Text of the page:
So too with Christians. The Eucharist, more than a thanksgiving for the past, unites us with the sacrifice of Christ and renews the covenant the Father offered us in Jesus. Remembering, thanking and praising of the Father in the Eucharistic prayer is followed by uniting ourselves with Christ’s offering to the Father.

The Eucharistic prayer is sometimes referred to as the “anaphora,” which comes from the Greek “anaphero,” “I offer up.”

The sacrificial nature of the Eucharist takes up only a few lines in the Eucharistic prayers, which is why priests should say them slowly and reverently. 

Eucharistic Prayer II says, “As we celebrate the memorial of his death and resurrection, we offer you, Lord, the Bread of Life and the chalice of salvation.” (I am using the current church translations, which regrettably are poorly done.)

Likewise, Eucharistic Prayer III says, “We offer you in thanksgiving this holy and living sacrifice.” And it continues, “Look, we pray, upon the oblation of your church … ”

Eucharistic Prayer IV: “We offer you his Body and Blood, the sacrifice acceptable to you which brings salvation to the whole world.” 

Eucharistic Prayer I, the old Roman canon, uses more flowery language: “We, your servants and your holy people, offer to your glorious majesty from the gifts that you have given us, this pure victim, this holy victim, this spotless victim, the holy Bread of eternal life and the chalice of everlasting salvation.” It goes on with references to the sacrifices of Abel, Abraham and Melchizedek.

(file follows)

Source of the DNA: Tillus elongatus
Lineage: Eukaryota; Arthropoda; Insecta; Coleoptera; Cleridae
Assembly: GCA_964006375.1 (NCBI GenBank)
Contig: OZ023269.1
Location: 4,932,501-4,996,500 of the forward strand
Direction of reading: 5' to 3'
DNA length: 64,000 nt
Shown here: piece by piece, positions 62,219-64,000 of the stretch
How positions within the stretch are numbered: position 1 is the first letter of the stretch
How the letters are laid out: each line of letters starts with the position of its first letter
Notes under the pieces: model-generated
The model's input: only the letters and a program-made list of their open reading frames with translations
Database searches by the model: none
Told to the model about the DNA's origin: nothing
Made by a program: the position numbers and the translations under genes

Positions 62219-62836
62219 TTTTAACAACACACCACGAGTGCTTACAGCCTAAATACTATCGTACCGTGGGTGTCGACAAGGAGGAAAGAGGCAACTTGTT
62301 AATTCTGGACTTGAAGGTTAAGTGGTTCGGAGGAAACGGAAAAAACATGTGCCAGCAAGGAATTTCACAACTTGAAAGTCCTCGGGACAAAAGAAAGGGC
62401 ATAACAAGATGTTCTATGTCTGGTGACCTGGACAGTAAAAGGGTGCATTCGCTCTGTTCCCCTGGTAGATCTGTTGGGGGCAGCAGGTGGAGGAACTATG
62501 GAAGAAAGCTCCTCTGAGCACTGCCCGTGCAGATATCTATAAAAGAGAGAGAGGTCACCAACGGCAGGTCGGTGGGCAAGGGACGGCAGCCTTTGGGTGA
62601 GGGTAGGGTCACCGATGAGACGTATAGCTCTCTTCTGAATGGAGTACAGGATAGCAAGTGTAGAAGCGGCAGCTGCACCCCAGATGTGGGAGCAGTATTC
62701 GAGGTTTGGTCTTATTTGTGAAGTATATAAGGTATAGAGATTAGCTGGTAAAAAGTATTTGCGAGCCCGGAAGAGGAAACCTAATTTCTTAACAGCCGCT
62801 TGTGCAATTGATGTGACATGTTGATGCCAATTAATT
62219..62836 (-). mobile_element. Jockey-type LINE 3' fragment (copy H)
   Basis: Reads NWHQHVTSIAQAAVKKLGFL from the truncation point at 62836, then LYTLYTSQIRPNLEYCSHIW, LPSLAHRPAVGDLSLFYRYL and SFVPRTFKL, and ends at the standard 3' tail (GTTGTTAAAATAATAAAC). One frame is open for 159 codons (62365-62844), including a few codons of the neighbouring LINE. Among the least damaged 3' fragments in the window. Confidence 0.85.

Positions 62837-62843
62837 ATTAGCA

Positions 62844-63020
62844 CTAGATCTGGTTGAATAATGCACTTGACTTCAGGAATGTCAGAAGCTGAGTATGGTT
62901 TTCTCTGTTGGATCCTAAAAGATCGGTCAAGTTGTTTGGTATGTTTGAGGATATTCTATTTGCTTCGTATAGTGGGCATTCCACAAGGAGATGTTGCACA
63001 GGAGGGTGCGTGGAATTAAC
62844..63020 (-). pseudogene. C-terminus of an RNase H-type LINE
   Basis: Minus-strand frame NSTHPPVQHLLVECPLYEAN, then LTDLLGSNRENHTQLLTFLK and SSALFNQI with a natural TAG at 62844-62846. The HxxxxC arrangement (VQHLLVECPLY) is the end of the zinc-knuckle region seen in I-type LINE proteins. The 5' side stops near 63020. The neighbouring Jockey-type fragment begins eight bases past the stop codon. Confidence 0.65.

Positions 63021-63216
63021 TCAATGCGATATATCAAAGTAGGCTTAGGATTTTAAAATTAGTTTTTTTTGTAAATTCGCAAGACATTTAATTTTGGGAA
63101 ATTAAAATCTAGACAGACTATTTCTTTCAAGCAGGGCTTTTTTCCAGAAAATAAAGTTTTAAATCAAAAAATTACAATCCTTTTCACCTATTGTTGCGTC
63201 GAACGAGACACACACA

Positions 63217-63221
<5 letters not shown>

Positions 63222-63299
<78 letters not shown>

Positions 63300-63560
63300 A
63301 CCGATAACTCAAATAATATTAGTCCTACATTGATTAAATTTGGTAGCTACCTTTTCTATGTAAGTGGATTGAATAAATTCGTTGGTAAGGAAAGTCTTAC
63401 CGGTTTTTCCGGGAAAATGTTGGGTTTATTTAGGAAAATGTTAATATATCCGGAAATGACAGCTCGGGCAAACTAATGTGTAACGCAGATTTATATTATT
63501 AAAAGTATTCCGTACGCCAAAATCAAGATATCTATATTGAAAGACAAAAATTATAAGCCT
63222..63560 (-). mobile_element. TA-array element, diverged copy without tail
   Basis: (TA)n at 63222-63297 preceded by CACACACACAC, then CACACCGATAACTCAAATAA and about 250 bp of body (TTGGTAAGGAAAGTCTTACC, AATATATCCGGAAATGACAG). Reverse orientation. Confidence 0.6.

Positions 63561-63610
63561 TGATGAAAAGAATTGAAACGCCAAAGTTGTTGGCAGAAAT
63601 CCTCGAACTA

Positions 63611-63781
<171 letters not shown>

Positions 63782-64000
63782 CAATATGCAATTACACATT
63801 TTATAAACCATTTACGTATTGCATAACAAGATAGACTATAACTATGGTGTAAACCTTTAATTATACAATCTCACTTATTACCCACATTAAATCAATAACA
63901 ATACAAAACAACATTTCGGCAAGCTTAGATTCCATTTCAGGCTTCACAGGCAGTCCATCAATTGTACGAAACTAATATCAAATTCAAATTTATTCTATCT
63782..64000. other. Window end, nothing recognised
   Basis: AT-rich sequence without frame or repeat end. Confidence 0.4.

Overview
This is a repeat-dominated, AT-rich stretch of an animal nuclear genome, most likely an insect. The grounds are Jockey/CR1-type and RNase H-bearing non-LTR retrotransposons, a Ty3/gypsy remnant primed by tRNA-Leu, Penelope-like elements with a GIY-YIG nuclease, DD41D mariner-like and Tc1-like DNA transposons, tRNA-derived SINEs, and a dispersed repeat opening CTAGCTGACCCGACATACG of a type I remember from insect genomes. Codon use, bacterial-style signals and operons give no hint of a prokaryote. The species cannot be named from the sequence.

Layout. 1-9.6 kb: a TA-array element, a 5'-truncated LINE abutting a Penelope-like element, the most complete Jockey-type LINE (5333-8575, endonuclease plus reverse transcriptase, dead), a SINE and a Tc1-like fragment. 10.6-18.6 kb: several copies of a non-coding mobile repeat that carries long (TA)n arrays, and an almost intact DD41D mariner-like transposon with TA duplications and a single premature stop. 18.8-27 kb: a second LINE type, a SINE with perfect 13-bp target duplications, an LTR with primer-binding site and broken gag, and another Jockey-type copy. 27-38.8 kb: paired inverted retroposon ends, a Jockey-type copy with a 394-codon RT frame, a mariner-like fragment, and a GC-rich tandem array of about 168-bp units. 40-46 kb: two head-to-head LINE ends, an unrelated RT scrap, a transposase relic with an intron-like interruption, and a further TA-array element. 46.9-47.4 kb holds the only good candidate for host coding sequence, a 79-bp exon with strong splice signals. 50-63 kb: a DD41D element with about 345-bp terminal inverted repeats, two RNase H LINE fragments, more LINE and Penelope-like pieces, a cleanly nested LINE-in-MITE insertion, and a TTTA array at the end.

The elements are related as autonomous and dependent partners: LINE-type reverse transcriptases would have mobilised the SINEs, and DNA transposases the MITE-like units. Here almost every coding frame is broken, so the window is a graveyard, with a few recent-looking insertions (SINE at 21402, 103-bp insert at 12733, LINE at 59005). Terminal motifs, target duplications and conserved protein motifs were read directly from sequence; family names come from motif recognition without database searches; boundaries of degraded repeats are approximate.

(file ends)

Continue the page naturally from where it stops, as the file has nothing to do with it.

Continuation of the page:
The two Eucharistic Prayers for Reconciliation emphasize the reconciliation that comes from the sacrifice and the four Eucharistic Prayers for Use in Masses for Various Needs makes explicit the Eucharist’s connection to the sacrifice of Christ.

But the sacrifice is not just something of which we are to be passive observers. By receiving Communion, we are united with the sacrifice of Christ and transformed by his Spirit. 

This next section of the Eucharistic Prayers is called by the Greek word “Epiclesis,” for the calling down of the Spirit on those who receive the body and blood of Christ.

All of the prayers following the Epiclesis are petitions for how we want the Spirit to transform us, the Christian people: that we might be united as one body, that we might continue the work of Christ in the world and that we might be worthy to join the saints in heaven.

There is an earlier Epiclesis before the institutional narrative, where the Spirit is called down upon the bread and wine. Some Christians, like Cyril of Jerusalem, believed this, not the consecration, changed the bread and wine into the Body and Blood of Christ. Others believed that the entire Eucharistic prayer is consecratory.

Augustine and Thomas Aquinas popularized in the West the view that the bread and wine changed at the consecration. But there is a Eucharistic prayer without a consecration used by the Assyrian Church of the East, which is recognized by Rome as valid.  

According to the New Dictionary of Sacramental Worship, “New Lutheran, Episcopal, Methodist, and Presbyterian eucharistic prayers have opted for the West Syrian pattern of placing a Spirit-epiclesis after the words of institution. These epicleses typically do not ask the Holy Spirit to change the bread and wine, but they do connect the Spirit working through the gifts of communion to effect unity, forgiveness, life and salvation along the lines of the most primitive anaphora.”